Saturday, 03 March 2012 13:09

Russian Elections, 2012

On March 4th, Russians will take to the polls to decide the leader of their country for the next six years. The presidential elections in the Russian Federation have been the subject of speculation over the past few months, sweeping the headlines over the world, as protesters have been trying to imitate the recent successes in the Arab Spring type protests for change. The political situation that leads up to the election on Sunday is much more difficult to understand than the average person thinks. Russia is a country in which can find only five prominent candidates for the presidential election. The strong Vladimir Putin, communist Gennady Zyuganov, loud spoken Vladimir Zhirinovsky, Sergey Mironov, and billionaire tycoon Mikhail Prokhorov, all are in the race for president of the Russian Federation.

Russian Elections, 2012 When breaking down all the candidates and the race itself one thing appears common in all the candidates, they are all rich. Vladimir Putin is the most famous person in Russia in the current time. He was president for eight years after Yeltsin left the post. Putin’s party, United Russia, is the most popular and powerful in Russia. Although the party lost some seats in the Parliamentary election in December, United Russia continues to hold the majority in parliament and in popularity. Putin to the opposition appears to be just like the old leaders of the Soviet Union or tsarist Russia, a strong man trying to keep as much power to him as possible. Though recently, Putin has been at the forefront of reforms in Russia, those who oppose him say that his reforms are not working. Putin is expected to win the election comfortably, but is Russia ready for another six to twelve years of Putin?

Russian Elections, 2012 The second candidate, Gennady Zyuganov, is the leader of the Communist party in Russia. Though this party appears second in the polls in popularity running up to the election, the communist party is typically popular with the elder generation in which lived during the Soviet Union. The strength of the communist party amongst the youth is weak. The youth and educated middle class acknowledge the failures of the Soviet Union, and want nothing to do with communism again. Zyuganov usually finds most of his support in Siberia, and in the Eastern part of Russia, and not in the major cities such as St. Petersburg or Moscow. Though the Russian people for the most part do not want to see communism again, there are still some out there who support Zyuganov, and he should not be taken lightly.

Russian Elections, 2012 The third candidate, Vladimir Zhirinovskiy, is portrayed as a crazy man with his loud and wild comments and actions in the media. This being said, Zhirinovskiy should never be called “stupid”. The former colonel and leader of the Liberal Democratic Party is highly educated and uses his voracious speeches to grab the attention of all who are present. Though his ideas maybe considered radical, he has found support with those nationalists who are calling for, “Russia for Russians.” Zhirinovskiy is not expected to win the presidency, but his power of party leader of the Liberal Democrats could provide powerful after the election, as it is expected that protests and unrest will unfold. Zhirinovskiy and Zyuganov could work together after the election to organize the people for protests against the regime of Putin.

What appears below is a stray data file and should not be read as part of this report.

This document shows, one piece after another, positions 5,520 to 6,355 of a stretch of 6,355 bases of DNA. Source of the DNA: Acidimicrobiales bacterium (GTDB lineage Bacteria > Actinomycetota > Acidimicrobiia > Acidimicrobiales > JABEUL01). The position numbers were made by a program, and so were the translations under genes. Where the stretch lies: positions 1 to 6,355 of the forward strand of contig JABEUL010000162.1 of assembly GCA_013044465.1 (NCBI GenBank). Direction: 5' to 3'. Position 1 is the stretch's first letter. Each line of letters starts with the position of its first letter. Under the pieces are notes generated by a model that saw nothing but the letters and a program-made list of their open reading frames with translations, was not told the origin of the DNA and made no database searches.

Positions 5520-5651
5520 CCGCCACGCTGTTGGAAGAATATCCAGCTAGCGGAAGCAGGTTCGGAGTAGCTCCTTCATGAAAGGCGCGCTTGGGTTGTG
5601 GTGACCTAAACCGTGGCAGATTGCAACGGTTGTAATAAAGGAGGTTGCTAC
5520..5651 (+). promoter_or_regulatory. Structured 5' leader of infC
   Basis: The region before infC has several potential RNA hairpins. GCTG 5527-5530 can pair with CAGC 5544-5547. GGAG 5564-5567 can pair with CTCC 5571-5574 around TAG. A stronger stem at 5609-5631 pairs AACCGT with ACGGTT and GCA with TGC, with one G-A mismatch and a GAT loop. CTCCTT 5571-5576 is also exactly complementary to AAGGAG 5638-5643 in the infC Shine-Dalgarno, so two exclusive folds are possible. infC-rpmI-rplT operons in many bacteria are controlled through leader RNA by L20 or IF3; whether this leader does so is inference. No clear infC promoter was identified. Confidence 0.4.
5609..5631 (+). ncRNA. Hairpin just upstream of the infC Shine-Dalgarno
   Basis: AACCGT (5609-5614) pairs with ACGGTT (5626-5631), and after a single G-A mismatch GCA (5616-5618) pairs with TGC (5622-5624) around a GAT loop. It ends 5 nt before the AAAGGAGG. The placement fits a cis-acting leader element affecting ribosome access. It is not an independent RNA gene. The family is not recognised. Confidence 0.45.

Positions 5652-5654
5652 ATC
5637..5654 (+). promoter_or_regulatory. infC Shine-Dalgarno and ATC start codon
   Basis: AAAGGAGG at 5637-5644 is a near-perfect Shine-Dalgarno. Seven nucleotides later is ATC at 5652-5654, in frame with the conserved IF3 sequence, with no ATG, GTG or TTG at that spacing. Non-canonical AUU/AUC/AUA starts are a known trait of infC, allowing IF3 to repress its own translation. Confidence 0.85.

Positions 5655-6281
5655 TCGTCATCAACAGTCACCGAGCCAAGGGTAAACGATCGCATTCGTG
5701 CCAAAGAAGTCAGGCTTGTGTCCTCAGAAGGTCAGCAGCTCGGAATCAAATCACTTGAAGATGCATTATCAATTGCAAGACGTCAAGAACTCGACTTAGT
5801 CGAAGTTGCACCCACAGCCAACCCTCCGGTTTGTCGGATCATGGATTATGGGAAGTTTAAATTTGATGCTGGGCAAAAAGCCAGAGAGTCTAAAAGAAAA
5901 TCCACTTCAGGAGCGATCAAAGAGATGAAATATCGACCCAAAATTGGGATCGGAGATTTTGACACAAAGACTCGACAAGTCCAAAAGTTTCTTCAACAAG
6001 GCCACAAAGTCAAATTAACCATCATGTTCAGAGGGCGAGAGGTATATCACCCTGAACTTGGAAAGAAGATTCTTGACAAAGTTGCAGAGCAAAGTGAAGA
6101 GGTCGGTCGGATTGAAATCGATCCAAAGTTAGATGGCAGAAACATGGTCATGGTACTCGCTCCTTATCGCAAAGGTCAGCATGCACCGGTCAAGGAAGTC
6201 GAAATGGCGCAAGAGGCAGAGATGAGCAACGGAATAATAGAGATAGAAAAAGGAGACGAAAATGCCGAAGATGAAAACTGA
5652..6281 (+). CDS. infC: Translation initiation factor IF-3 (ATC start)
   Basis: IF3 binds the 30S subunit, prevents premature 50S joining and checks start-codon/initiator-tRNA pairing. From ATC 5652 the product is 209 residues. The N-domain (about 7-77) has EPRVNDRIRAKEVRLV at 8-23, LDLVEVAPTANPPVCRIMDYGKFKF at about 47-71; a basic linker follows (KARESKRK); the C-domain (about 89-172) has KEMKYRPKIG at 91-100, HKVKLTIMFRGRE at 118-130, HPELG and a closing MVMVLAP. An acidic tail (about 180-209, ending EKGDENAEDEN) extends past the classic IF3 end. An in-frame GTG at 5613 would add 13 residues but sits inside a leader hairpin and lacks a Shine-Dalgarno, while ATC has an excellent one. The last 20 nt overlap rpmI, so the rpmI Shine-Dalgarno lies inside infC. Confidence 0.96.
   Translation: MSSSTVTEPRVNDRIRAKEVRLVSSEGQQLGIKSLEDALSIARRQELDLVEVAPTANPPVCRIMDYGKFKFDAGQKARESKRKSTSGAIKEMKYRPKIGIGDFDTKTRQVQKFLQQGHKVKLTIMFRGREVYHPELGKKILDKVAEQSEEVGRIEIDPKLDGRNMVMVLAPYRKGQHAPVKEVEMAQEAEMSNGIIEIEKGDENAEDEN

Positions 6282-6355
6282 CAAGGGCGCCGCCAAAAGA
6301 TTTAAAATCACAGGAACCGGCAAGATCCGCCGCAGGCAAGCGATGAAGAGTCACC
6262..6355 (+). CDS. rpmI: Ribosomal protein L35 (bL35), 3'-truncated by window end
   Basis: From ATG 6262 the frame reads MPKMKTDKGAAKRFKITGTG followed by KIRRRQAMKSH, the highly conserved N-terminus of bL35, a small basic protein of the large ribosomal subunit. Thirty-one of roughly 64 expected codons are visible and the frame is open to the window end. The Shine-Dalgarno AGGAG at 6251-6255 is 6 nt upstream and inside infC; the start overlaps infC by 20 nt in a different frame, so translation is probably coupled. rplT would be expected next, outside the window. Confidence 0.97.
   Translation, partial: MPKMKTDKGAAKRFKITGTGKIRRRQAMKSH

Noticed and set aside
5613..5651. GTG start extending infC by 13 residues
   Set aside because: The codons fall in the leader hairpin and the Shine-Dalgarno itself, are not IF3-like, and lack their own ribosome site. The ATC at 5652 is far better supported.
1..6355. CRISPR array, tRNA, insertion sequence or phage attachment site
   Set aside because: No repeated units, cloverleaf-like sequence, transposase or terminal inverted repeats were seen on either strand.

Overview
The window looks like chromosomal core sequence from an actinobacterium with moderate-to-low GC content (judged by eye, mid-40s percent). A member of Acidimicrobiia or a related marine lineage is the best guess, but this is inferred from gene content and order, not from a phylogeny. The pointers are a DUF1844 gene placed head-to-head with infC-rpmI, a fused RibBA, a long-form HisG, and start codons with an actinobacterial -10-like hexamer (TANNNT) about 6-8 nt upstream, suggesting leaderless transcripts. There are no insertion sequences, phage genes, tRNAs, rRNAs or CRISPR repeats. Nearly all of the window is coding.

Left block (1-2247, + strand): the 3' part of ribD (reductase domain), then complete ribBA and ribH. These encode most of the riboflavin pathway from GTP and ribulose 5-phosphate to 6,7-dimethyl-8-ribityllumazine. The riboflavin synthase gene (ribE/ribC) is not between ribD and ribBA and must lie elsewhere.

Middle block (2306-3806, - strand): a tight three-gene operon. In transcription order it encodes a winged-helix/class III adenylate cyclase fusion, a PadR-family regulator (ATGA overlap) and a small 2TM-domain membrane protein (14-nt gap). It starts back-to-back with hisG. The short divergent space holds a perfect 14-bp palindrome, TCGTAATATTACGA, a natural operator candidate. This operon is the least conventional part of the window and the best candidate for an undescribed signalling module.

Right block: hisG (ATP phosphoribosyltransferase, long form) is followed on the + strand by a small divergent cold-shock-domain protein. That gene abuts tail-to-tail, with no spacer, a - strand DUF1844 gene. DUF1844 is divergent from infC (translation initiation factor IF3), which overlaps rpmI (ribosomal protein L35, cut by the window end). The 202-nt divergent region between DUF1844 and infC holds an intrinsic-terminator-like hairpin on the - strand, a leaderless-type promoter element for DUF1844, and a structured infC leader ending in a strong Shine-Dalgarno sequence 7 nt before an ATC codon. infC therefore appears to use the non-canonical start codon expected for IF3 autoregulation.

Russian Elections, 2012 The fourth candidate, Mikhail Prokhorov, is a rich tycoon that is spending his big bucks for political change in Russia. The young billionaire is trying to express and send his new ideas of change into the Russian media, as he wants to see a better and different Russia for the future. Along with Zhirinovskiy and Zyuganov, Prokhorov is not a supporter of the current standings of Russian society and the regime of United Russia and Putin. Prokhorov’s chances to win the presidency are very slim, but his voice and new ideas could prove valuable for the future of Russia, even if he does not win the election.

Russian Elections, 2012 The fifth and last candidate, Sergey Mironov, is an old supporter and friend of Putin who recently declared that United Russia is not in his interest anymore. Mironov is the leader of the Fair Russia party, and is for free education and healthcare. Mironov wants to end corruption in Russia, and called the United Russia party, the party of crooks and thieves. Mironov comes into the election with the smallest chance of winning. 

Realistically speaking, Putin will win the election. There will be cries of falsifications and election fraud, but the main problem of the Russian society is that they cannot find another candidate besides Putin who they see that can rule Russia. Typically, Russians look for a smart and strong leader to rule Russia. Putin has the appearance and attitude of this image. Currently the polls are suggesting that Putin has around 60% of the votes, with Zyuganov coming in second with 15%. It will take something incredible for the other candidates to beat Putin. The only way it can happen is if they all combine forces together. Even if this happens, they still trail Putin by a large margin in the polls. The idea of revolution is still possible, but very unlikely. Expect a victory for Putin and United Russia in this election. It will take some time for Russia and Russian people as a whole to make real political change in a country that is only 20 years free of communistic rule.

By: Andriy Kosivchuk


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